rticularly its procurements regime - the process by which contracts are awarded to firms to provide Armed Forces equipment.

 

There is an irony in this being raised now, when austerity is largely starting to come to a close and the spending taps once more being turned on. Indeed, the MoD was relatively unscathed by the austerity programmes of the Osborne years. There is certainly evidence of the Ministry’s failings in this area, however. A recent report by the National Audit Office – the independent Parliamentary body for auditing government departments – heavily criticised the MoD for failing to prioritise and plan for the long-term, jeopardising its long-term budgetary capabilities. In its view, the MoD isn’t utilizing its funding efficiently for the long-term, spending too much on meeting non-essential short-term goals. Dominic Cummings has similar views of the Ministry, reportedly referring to the handling of the UK’s two aircraft carriers as a “farce,” as their cost rose from an initial estimate of £3.9bn to £6bn. 

 

However, there are pitfalls in trying to implement efficiency savings in the MoD. As a Department spokesman pointed out, every recent government has tried before and failed to make much of an impact, suggesting there isn’t much saving to be found. A more pressing concern is that whatever the MoD spends money on, it needs to fit into an overall strategy of defence, security and foreign policy. Five years after the Strategic Defence and Security Review, it is unclear whether Britain wants to be a fully-fledged military power - exhibiting all elements of a modern armed forces – or only a complementary force as part of a larger coalition/alliance. While most would instinctively prefer the former, that would require more funding as well as efficient savings, and more personnel given every branch of the Armed Forces currently faces recruitment shortages.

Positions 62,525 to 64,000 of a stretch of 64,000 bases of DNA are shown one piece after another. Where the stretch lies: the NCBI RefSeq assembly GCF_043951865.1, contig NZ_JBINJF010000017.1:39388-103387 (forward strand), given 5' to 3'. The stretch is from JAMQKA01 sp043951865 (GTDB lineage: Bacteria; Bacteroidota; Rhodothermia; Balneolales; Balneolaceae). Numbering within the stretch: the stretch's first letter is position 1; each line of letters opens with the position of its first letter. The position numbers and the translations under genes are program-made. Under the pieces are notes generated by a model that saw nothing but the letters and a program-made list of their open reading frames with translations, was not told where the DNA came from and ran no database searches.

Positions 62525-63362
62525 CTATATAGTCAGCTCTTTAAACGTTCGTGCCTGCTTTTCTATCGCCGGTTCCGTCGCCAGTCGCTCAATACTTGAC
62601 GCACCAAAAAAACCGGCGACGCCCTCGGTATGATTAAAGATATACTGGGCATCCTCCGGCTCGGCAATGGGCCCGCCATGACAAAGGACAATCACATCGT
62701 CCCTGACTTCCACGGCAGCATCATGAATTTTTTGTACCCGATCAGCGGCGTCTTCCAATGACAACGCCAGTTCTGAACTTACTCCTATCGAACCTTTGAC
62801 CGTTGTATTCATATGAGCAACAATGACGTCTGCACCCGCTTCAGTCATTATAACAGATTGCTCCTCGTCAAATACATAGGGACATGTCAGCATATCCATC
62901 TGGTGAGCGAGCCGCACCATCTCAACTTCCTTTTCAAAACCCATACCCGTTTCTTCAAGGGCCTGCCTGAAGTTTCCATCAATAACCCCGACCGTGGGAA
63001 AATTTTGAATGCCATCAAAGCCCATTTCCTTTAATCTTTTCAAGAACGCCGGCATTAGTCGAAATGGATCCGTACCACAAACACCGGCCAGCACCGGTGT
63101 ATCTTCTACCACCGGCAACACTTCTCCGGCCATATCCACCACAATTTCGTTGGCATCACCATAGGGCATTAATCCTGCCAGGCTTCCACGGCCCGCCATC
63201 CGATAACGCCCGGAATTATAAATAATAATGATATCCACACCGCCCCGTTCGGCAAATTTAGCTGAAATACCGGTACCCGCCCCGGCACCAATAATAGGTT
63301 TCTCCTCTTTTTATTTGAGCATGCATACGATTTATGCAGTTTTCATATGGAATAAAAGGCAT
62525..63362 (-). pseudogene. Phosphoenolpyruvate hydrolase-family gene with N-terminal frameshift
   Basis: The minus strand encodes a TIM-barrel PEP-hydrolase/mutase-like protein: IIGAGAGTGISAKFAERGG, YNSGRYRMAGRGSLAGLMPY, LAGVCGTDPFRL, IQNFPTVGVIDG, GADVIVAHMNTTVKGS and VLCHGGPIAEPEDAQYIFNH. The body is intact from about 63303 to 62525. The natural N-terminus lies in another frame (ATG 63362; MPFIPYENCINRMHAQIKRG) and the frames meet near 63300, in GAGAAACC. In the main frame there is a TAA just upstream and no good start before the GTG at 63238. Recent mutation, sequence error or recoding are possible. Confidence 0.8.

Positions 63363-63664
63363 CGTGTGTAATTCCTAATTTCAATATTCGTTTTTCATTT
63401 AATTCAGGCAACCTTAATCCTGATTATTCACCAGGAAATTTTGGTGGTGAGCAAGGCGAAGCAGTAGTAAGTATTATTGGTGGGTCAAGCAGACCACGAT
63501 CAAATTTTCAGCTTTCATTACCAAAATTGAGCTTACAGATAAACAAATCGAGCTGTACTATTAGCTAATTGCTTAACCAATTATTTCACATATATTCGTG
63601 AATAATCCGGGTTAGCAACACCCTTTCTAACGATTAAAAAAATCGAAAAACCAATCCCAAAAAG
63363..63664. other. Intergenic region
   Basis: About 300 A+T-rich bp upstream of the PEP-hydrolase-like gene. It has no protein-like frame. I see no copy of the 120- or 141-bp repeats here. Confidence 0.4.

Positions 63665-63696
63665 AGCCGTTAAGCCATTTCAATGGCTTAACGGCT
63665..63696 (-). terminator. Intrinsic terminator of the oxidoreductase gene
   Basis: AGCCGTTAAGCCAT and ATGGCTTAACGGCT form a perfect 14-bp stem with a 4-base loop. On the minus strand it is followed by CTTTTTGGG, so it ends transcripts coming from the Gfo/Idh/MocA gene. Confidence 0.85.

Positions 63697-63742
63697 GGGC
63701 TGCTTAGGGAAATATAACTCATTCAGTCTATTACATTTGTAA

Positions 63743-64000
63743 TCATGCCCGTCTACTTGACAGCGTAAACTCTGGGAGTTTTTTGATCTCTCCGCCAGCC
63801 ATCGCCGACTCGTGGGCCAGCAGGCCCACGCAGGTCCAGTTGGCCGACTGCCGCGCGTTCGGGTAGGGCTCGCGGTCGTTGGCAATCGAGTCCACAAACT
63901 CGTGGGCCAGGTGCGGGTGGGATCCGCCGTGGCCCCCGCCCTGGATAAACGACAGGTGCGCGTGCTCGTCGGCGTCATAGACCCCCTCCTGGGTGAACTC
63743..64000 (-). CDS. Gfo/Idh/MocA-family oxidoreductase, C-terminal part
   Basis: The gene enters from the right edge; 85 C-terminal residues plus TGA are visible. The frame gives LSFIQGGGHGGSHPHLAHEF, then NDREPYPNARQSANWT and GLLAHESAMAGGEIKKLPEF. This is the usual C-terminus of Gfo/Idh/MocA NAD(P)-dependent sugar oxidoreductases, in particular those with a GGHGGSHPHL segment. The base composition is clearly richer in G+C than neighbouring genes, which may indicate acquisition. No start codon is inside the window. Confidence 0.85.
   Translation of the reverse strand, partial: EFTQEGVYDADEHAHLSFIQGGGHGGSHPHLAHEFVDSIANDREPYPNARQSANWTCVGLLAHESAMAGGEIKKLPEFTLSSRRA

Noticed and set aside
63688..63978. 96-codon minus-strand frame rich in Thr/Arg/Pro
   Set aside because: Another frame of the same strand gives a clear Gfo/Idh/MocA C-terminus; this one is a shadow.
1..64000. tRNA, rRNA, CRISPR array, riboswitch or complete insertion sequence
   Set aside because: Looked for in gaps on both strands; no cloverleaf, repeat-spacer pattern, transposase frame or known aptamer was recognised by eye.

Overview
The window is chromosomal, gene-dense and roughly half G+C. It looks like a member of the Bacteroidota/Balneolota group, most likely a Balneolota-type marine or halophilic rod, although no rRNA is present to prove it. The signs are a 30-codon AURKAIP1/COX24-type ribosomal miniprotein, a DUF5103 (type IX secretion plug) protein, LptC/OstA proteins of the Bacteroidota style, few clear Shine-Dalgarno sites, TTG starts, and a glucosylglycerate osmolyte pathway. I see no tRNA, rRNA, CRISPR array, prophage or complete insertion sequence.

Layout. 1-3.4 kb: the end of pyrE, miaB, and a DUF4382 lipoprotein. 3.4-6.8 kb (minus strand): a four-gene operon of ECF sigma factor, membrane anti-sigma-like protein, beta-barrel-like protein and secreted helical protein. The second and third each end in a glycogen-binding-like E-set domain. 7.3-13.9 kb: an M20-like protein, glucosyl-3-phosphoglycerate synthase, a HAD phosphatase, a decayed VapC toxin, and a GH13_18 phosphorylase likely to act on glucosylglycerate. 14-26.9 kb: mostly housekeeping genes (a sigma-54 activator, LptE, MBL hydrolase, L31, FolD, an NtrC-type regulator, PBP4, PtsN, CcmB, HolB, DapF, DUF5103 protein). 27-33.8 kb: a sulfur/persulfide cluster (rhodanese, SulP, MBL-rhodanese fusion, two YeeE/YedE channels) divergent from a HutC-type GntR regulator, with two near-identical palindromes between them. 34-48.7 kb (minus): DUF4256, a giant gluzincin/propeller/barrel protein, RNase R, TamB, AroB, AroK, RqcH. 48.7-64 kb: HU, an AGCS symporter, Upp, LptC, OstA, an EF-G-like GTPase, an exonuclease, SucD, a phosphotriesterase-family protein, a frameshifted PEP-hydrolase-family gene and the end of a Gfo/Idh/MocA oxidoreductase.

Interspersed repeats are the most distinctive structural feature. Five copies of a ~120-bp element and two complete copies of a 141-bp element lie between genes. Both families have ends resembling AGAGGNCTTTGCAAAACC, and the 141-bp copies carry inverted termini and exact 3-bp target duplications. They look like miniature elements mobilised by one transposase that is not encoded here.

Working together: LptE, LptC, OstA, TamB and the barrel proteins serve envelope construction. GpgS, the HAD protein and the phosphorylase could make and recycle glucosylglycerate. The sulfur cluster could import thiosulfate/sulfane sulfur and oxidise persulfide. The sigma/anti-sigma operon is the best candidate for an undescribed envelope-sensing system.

It is true the UK has the fifth largest defence budget in the world, and is one of the few NATO members to meet the 2% of GDP funding target. However, part of this is due to a change made in 2015 which shifted schemes previously covered by other departments (eg Armed Forces pensions) into the MoD’s remit, partially inflating the figures. Whatever the conclusions of the review, it must be realistic in matching calls for efficiency savings and clearer priorities for the MoD with a linked overall framework for the Department to follow. This means not just an overall defence strategy, but an overall strategy to maintain Britain’s security, prestige and influence at home and abroad. As this is the primary point of the review – to provide an overall coordinated strategy – this should come about, making the review a welcome prospect. However, we will have to wait for the review’s publication in August to see just how much strategic vision, coordination – and radical change – it provides.

 

IMAGE - UNSPLASH